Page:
BRUSSELS (Reuters)–Europe sent clear signals to Turkey on Thursday that executing Kurdish leader Abdullah Ocalan would be a choice between taking revenge or a major step toward European Union membership.
European reaction to a Turkish appeals court ruling which upheld a death sentence imposed on the guerrilla chief was uniformly negative–but governmen’s and human rights groups hoped it would not be the last word.
There was no immediate sign of the widespread organized violence by the Kurdish Diaspora in Europe which accompanied major decisions about Ocalan’s fate in the past.
But in a sign that popular support for hanging Ocalan still runs high–Turks who feel he must die for the thousands of killings he incited forced their way into a human rights office in Ankara and–according to officials there–beat up rights activists.
The court’s decision leaves Ocalan’s life in the hands of Turkey’s leaders–who have the power to commute the sentence–and the European Court of Human Rights.
Turkey effectively has 14 days to make its intentions clear before a crucial EU summit in Helsinki on December 10-11–at which European leaders were expected to accept Turkey as a candidate for membership of the Union.
Both the 15-member EU and the 41-member Council of Europe made clear to Turkey on Thursday that relations would suffer a major setback if Ocalan suffered the death penalty.
Javier Solana–the EU’s new foreign policy chief–told Turkish Foreign Minister Ismail Cem in Brussels that his country could not expect to be part of the European family if it executed Ocalan.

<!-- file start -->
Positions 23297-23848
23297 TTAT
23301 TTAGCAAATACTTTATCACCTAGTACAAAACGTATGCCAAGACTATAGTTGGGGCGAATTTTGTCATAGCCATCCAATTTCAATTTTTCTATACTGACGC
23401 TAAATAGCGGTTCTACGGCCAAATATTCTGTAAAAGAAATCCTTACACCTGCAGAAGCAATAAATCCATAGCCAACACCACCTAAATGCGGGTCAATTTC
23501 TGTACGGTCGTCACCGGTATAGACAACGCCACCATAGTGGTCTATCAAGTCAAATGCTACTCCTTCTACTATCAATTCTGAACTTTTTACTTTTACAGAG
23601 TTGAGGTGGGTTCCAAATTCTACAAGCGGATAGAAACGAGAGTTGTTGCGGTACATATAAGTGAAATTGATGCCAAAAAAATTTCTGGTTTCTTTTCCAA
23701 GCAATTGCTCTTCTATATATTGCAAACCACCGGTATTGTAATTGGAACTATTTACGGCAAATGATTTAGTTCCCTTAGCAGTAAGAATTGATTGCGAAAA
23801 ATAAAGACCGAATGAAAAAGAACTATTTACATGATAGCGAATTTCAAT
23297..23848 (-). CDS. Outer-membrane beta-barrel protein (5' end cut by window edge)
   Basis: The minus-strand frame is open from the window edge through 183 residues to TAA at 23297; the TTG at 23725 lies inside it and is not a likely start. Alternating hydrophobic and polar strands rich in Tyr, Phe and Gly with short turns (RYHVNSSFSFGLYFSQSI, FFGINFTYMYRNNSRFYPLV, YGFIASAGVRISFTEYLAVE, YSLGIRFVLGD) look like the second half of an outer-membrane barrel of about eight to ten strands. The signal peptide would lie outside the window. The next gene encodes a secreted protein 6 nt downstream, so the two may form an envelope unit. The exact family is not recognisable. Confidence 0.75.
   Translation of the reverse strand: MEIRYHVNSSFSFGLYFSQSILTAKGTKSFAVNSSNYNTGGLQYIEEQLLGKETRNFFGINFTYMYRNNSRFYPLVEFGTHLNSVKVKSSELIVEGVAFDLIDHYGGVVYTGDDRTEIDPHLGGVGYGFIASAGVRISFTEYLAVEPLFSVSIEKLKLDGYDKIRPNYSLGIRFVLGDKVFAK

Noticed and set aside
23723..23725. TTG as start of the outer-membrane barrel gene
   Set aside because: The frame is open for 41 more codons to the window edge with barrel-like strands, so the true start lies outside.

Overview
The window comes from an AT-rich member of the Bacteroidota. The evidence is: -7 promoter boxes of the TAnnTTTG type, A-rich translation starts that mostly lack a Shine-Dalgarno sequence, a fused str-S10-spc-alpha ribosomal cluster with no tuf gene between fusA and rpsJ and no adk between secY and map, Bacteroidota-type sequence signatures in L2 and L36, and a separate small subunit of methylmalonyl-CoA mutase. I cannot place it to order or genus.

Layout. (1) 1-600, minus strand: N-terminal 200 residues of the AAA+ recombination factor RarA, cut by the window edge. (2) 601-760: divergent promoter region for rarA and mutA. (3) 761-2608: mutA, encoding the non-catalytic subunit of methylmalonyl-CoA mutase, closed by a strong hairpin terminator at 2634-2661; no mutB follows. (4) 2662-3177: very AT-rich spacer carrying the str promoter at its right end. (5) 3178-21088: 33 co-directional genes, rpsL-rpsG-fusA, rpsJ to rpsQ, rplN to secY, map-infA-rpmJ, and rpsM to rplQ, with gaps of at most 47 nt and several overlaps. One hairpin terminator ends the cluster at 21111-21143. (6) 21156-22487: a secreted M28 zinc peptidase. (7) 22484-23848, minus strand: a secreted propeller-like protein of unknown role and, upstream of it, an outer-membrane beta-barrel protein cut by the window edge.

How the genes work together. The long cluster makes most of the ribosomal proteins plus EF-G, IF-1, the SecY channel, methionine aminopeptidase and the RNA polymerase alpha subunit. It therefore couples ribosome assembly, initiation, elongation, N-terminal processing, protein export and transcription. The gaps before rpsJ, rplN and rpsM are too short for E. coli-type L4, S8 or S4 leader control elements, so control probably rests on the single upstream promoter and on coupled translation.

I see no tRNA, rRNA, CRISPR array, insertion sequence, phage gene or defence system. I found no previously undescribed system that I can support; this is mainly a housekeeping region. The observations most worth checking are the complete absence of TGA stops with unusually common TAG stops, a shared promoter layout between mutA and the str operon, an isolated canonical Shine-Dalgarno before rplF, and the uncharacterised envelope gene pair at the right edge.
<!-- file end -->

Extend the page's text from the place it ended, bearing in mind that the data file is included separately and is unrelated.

"I told him we were very disappointed with the result this morning," Solana said. "The European countries attach great importance to the abolition of the death penalty."
"Therefore it would be very difficult–not to say impossible–to be part of the family of European countries if you maintain the death penalty," Solana told Reuters Television.
Prime Minister Paavo Lipponen of Finland–which currently holds the EU presidency–said: "On behalf of the EU–I can say that our wish is that this is not the last word."
Lipponen called for "positive signals from Turkey to allow us to maintain the good atmosphere that has emerged concerning its EU candidacy."
Italy–which faced a diplomatic dilemma when Ocalan arrived on its doorstep seeking asylum a year ago–urged Turkey not to hang the leader.
"The prime minister and foreign minister…ask that the sentence not be carried out–considering Turkey has not applied the death penalty since 1984," the government said in a statement.
Greece–which harbored Ocalan secretly at its embassy in Kenya until he was snatched by Turkish security–said it hoped the death sentence would not be carried out.
A spokesman in Germany–home to 2.5 million expatriate Turks and Kurds–called for a "wise and far-sighted decision."
In Moscow–the Itar-Tass news agency quoted a foreign ministry source as saying Russia "would like to hope that the lofty principles of humanness will prevail in the case of Abdullah Ocalan."
Turkey’s hopes for a place in the EU have in the past been blocked partly over concern about its human rights record and treatment of the Kurdish minority.
But a recent rapprochement with its old foe Greece has transformed the climate and made Turkey’s EU candidacy less unlikely.
Thursday’s warnings may aim to make clear to the Turkish public–as much as the government–just how much is at stake.
In Strasbourg–the Council of Europe said Ocalan’s procedural rights at the appeal stage had been respected but that did not alter its opposition to his execution. Turkey is a Council member.
Ocalan must not be executed while his plea to the European Court of Human Rights is pending–Finland’s Gunnar Jansson said.
The Court could convene next Tuesday to ask Turkey to suspend execution until it has ruled on Ocalan’s plea that the European Convention of Human Rights guarantees his right to life.